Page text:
Goal Discussion Procedes Slowly in District 36
Winnetka District 36 School Board hashed out chief goals in special meeting on Tuesday.
Monday's two-and-a-half hour special public session held at the Carleton Wasburne Resource Center focused on determining clear definitions for the first of these goals – curriculum, instruction and assessment, all of which are part of goal number one. It was a continuation of discussion from the last board meeting.
“I have not seen us have goals put together in a report like this and have something that would be accountable to the community and the public,” said Dr. Thomas Hagerman, Superintendent of District 36.
The first goal — striving to continue to improve curriculum as well as instruction and assessment practices — is an objective that falls under what the board calls “continuous improvement methods.” Such methods implement curricular review, emphasize high quality staff development and employ teacher evaluations, district test scores and student-parent-teacher satisfaction surveys as measures for benchmark evaluation.
The task of setting, implementing and assessing goals for this year primarily aims to increase what Hagerman called, “overall organizational effectiveness.” Yet progress to this point proved sluggish.
With concern about nuances such as wording and the purpose of broad goals statements, discussion of other goals (metrics and reporting, communication, human resources, strategic planning and board goal) was stalled.
“I hate these [goals] for two reasons: Number one – there’s no way I know this actually happened. Can we improve curriculum? We added one more math problem – ‘check and check.’ We did it – we improved the curriculum. Everything needs to be ‘did we meet it or not’ and there’s no [set] date,” said board member Matthew Hulsizer, who was concerned with specific dates and numbers for each goal.
The committee will address the more detailed elements Hulsizer alluded to when it reviews sub-goals – specific benchmarks that put procedures in place for measuring achievement. However many members still felt hindered by its absence in Monday's dialogue.
“Our time needs to be spent on the benchmarks and my concern at the rate that we’re going, we’ll to have to have several meetings or this is going to be pushed off until February, March or April,” said board member William Meuer.
Although sub-goals are still provisionally tabled, board members came to a consensus on the first broad goals statement with a few tweaks in wording.
Moving into goal specificities, Assistant Superintendent of Curriculum, Instruction and Assessment Trish Kocanda headed up the conversation on various instructional elements such as curricular review and high quality staff development. Curricular review strives to align learning with district expectations in fields like mathematics, world languages, fine arts and language arts.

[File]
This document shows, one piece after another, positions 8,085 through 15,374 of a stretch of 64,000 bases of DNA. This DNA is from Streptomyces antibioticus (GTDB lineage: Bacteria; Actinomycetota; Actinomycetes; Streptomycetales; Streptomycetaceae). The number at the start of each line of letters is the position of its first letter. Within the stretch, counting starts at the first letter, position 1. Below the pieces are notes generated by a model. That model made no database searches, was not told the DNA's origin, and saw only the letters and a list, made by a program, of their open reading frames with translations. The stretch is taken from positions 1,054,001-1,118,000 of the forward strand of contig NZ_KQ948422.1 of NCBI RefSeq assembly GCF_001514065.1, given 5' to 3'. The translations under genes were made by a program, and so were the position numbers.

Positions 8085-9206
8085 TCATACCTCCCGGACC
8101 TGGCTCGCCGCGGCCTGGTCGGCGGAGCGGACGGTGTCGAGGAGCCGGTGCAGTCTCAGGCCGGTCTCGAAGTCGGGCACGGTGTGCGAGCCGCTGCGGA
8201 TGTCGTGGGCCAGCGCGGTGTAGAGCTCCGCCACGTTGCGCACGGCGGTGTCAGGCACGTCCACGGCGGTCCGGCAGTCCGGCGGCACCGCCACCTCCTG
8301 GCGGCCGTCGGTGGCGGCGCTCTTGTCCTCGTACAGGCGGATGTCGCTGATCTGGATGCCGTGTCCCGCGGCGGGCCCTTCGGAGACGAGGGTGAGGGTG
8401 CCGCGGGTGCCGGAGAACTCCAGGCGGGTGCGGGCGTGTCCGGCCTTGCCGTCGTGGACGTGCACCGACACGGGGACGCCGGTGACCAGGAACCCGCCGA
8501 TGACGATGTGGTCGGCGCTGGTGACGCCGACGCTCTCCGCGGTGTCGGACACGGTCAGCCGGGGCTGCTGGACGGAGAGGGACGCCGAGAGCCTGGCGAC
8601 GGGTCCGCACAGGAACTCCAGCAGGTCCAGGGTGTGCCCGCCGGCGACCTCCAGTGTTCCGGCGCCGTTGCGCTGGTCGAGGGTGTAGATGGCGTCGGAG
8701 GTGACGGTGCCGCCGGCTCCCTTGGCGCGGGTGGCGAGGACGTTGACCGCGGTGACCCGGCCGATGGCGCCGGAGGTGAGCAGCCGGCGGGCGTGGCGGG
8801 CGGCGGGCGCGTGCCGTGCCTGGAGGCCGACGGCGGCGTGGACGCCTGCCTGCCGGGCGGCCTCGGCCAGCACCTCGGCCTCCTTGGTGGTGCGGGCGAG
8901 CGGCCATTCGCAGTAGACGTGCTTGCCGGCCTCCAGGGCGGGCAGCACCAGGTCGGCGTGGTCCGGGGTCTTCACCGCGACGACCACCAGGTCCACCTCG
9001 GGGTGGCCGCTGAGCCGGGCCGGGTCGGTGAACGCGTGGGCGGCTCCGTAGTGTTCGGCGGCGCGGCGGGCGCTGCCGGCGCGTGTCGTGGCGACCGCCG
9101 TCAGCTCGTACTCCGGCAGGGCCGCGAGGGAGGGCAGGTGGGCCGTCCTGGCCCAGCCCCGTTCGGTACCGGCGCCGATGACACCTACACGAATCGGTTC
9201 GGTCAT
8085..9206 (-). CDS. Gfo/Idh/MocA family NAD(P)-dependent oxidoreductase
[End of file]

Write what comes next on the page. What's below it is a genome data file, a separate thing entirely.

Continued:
Indeed, board members managed to propose changes and provide input on these instructional components, but not without dispute.
“It’s okay to fail,” said Hulsizer in disagreement with Hagerman. “We’re not going to hit every goal.” In another attempt to fuel discussion of metrics, Hulsizer said: “The metric is that ‘how do you actually know?’ How do you check for that? That would be a next step instead of setting some lofty goal and saying let’s hope we’re going to teach.”
In other areas of instruction, such as staff development, the board talked at length about new district measures, which involve bringing in staff development professionals to work with students and teachers across grade levels.
Kocanda highlighted the district’s plan for academic growth in math, reading and writing, and said it primarily relies on the Illinois Standards Achievement Test (ISAT) and Educational Resources Board (ERB) for results and feedback.
“What do we currently have in place? What are the benefits? What are the limitations? We compare that to what most commonly is used in other districts,” she said.
The board briefly cast a fiscal lens over the meeting to talk about financial transparency and efficacy with newly appointed Chief Financial Officer Susan Pingitore.
Before adjourning, board members unanimously motioned to approve a professional agreement between the Winnetka Education Association (WEA) and the board on salary terms.
The next regular meeting will take place at 7:15 p.m. on Sept. 27 at the Carleton Washburne Resource Center. A 5 p.m. special meeting will precede regular assembly to discuss metrics and reporting as part of district sub-goals.